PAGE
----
Rhodora 47: 306. 1945
Shrubs, erect, irregularly spreading, or depressed, to 5 m. Bark dark, reddish brown, smooth, close, not readily exfoliating; lenticels pale, horizontally expanded. Twigs without odor and taste of wintergreen, glabrous to sparsely pubescent, often dotted with resinous glands. Leaf blade ovate with 2–6 pairs of lateral veins, 1.5–5.5(–8) × 1.5–3(–5) cm, base rounded or cuneate to truncate, margins coarsely doubly serrate, teeth obtuse to rather sharp, toothed nearly to base, apex acute to obtuse; surfaces abaxially glabrous to moderately pubescent, usually more densely pubescent along major veins, often covered with small resinous glands. Infructescences erect, cylindric 1–3 × 0.5–1 cm, shattering with fruits in fall; scales glabrous to moderately pubescent, lobes diverging at middle, central lobe elongate, apex obtuse, lateral lobes ascending, as long as to nearly shorter and broader than central lobe. Samaras with wings equal to or broader than body, broadest near summit, extending beyond body apically. 2n = 56.
Phenology: Flowering late spring.
Habitat: Rocky slopes, barrens, and subalpine summits
Elevation: 1000–2000 m
N.B., Nfld. and Labr. (Nfld.), N.S., Ont., Que., Maine, N.H., N.Y.
The origin and relationships of this small birch have not been adequately determined. Betula minor resembles B. pubescens (as B. odorata Bechstein) of Greenland and northern Europe (M. L. Fernald 1950), and it has been combined into that species (A. Löve and D. Löve 1966). Northern and maritime populations of the complex have often been segregated as a separate species (B. borealis Spach sensu M. L. Fernald 1950; B. saxophila of E. Lepage 1976); the name B. minor has been mostly restricted to the subalpine form of northern Appalachian peaks. These two taxa actually constitute a single, somewhat variable, morphologic entity; they are indistinguishable by the minor character differences that have been used to separate them in the past. Because Spach's type of B. borealis consists of material of B. pumila (B. Boivin 1967b), that name must be rejected for this species.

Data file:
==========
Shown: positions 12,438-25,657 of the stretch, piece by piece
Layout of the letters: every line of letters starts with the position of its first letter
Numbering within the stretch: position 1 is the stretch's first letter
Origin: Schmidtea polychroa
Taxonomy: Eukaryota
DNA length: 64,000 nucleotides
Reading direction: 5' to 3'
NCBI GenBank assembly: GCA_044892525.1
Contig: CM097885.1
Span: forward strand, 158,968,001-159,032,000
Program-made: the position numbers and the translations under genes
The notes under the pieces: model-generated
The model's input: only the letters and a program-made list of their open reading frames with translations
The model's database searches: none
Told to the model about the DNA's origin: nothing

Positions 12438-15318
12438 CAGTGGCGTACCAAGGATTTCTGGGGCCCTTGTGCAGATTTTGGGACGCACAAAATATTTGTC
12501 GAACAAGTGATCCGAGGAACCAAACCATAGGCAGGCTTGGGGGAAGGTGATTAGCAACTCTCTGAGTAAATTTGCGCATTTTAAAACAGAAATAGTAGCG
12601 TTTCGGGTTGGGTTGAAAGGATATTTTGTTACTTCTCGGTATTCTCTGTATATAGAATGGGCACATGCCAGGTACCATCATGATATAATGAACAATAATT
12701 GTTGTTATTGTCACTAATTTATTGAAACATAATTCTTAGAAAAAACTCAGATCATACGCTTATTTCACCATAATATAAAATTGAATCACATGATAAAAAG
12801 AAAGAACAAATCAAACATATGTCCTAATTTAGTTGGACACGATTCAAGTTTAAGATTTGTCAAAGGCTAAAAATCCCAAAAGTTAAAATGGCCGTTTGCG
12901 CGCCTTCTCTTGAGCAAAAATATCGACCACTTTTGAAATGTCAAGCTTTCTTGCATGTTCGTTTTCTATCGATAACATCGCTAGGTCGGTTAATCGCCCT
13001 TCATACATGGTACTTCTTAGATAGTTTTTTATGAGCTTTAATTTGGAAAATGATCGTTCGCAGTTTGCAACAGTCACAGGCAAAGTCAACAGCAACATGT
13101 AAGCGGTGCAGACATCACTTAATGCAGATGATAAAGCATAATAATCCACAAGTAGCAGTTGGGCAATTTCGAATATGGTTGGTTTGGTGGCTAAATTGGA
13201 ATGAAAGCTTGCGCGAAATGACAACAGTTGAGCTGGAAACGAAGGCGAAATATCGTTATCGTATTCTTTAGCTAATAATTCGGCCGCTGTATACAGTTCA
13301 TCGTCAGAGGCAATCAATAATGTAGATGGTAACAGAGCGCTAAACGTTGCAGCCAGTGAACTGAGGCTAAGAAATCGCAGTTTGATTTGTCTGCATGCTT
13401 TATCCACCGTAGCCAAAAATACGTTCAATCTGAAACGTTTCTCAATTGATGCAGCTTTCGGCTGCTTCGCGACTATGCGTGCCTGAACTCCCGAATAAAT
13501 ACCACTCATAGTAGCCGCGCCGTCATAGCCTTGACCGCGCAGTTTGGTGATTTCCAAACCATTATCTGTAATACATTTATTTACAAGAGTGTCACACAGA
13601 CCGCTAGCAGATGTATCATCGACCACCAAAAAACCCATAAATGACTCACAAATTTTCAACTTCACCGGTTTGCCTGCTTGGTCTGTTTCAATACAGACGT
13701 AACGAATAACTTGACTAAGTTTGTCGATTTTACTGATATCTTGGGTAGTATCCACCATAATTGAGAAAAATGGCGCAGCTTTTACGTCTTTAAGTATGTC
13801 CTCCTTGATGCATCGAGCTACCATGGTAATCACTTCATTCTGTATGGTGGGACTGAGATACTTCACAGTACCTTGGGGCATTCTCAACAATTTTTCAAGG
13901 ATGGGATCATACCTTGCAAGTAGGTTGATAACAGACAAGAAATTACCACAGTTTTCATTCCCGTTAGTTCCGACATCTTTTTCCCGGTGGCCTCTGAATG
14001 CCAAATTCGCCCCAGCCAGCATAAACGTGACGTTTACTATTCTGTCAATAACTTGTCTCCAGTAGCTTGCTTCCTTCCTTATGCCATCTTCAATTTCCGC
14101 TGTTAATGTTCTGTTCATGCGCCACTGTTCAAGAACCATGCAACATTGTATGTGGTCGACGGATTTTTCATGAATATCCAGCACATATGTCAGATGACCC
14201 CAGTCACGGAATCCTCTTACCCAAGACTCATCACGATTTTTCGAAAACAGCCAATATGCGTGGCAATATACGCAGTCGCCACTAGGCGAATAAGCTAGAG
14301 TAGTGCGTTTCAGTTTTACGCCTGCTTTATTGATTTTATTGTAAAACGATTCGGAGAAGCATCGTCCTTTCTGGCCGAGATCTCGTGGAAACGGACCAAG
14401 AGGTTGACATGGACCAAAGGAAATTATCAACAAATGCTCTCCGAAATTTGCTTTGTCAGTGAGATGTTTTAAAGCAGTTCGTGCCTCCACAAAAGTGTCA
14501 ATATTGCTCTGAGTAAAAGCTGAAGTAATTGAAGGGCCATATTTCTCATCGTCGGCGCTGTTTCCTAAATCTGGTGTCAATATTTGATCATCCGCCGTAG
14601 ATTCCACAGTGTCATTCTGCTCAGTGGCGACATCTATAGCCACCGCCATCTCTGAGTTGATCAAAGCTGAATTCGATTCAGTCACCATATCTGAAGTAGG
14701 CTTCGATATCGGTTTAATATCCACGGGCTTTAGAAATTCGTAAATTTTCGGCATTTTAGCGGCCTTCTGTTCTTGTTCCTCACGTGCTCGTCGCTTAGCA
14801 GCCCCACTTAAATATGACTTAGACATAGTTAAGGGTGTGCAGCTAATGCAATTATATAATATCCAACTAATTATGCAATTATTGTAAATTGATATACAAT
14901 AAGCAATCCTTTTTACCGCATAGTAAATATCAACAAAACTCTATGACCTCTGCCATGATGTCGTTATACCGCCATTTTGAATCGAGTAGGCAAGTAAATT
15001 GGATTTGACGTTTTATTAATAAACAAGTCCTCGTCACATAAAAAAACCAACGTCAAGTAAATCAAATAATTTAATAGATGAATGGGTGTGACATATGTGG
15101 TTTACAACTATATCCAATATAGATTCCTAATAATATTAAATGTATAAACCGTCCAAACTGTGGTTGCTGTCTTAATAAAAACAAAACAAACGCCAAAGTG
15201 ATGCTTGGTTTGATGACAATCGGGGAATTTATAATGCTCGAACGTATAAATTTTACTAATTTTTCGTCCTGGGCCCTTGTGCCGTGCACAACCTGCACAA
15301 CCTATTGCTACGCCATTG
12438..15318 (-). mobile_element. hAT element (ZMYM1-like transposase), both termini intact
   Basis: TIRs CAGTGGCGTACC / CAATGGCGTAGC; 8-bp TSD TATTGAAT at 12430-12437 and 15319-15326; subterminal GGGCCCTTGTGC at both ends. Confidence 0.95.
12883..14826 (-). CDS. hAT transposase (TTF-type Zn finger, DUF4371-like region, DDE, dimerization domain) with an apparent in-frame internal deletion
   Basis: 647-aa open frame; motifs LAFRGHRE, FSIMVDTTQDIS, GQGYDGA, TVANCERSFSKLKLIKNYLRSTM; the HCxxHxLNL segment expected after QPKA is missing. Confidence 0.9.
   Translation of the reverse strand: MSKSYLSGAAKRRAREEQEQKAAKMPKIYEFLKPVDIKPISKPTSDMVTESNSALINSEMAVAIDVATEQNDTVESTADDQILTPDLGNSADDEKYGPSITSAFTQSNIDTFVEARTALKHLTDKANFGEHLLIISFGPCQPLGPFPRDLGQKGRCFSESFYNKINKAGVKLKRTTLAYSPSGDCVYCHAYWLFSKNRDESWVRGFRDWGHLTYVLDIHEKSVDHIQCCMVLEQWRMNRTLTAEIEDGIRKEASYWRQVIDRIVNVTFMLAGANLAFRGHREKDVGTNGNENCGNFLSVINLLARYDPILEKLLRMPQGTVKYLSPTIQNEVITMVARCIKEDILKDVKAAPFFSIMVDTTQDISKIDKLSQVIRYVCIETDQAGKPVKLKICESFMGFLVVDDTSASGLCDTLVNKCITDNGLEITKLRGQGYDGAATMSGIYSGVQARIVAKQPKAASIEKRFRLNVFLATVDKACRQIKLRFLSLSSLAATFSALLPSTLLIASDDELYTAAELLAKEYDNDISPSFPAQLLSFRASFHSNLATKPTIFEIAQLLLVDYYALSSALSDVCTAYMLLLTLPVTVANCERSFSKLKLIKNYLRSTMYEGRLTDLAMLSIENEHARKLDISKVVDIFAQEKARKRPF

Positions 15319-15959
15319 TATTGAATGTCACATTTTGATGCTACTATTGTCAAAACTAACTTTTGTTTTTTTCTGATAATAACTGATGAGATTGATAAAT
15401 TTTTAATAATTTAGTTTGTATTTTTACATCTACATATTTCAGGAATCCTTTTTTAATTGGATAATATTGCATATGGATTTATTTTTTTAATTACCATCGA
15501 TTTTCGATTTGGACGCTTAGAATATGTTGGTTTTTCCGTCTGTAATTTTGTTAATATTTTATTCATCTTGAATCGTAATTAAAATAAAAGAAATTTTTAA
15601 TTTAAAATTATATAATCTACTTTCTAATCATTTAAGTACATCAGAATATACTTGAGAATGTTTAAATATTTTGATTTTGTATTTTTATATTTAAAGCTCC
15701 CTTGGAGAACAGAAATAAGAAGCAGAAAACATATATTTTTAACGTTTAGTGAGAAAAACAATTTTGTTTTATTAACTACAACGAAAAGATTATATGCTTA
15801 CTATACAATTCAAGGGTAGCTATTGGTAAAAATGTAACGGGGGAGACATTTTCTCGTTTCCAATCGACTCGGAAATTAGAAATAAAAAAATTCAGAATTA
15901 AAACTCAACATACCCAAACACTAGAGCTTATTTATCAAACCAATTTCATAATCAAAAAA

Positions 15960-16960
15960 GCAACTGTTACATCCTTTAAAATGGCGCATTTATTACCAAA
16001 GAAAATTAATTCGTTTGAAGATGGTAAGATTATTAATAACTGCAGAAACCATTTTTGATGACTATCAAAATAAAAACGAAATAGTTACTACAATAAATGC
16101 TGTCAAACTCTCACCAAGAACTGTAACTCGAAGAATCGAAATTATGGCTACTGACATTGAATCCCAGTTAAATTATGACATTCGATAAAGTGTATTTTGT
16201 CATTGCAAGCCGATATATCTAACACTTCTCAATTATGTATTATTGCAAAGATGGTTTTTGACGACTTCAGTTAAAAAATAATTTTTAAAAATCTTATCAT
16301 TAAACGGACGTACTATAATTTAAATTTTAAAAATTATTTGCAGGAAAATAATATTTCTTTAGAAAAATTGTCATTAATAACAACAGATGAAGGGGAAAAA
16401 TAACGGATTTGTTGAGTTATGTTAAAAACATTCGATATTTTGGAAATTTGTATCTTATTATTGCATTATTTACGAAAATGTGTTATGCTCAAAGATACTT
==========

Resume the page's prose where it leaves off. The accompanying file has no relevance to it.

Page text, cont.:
Further complicating matters, E. Lepage (1976) concluded that the type of Betula minor represents a hybrid between individuals of the dwarf species and B. papyrifera, and on that basis, following nomenclatural rules, he renamed the dwarf species B. saxophila, retaining the name B. minor for the hybrid. Leaf shapes and other visible characters of the type fall easily within the limits of variation of B. saxophila, however, and the group is considered here to consist of a single entity, designated by the older name B. minor.
At least in the Adirondacks, Betula minor usually occurs near populations of B. cordifolia and B. glandulosa, and it has frequently been suggested (e.g., E. Hultén 1968; E. Lepage 1976; J. J. Furlow 1990) that it may have originated through hybridization between these species (perhaps followed by polyploidy). The northern populations may similarly consist of a hybrid swarm involving B. papyrifera or B. cordifolia and B. glandulosa. Critical examination of the entire complex, including experimental studies of the patterns of hybridization present, are necessary to unravel its problems satisfactorily.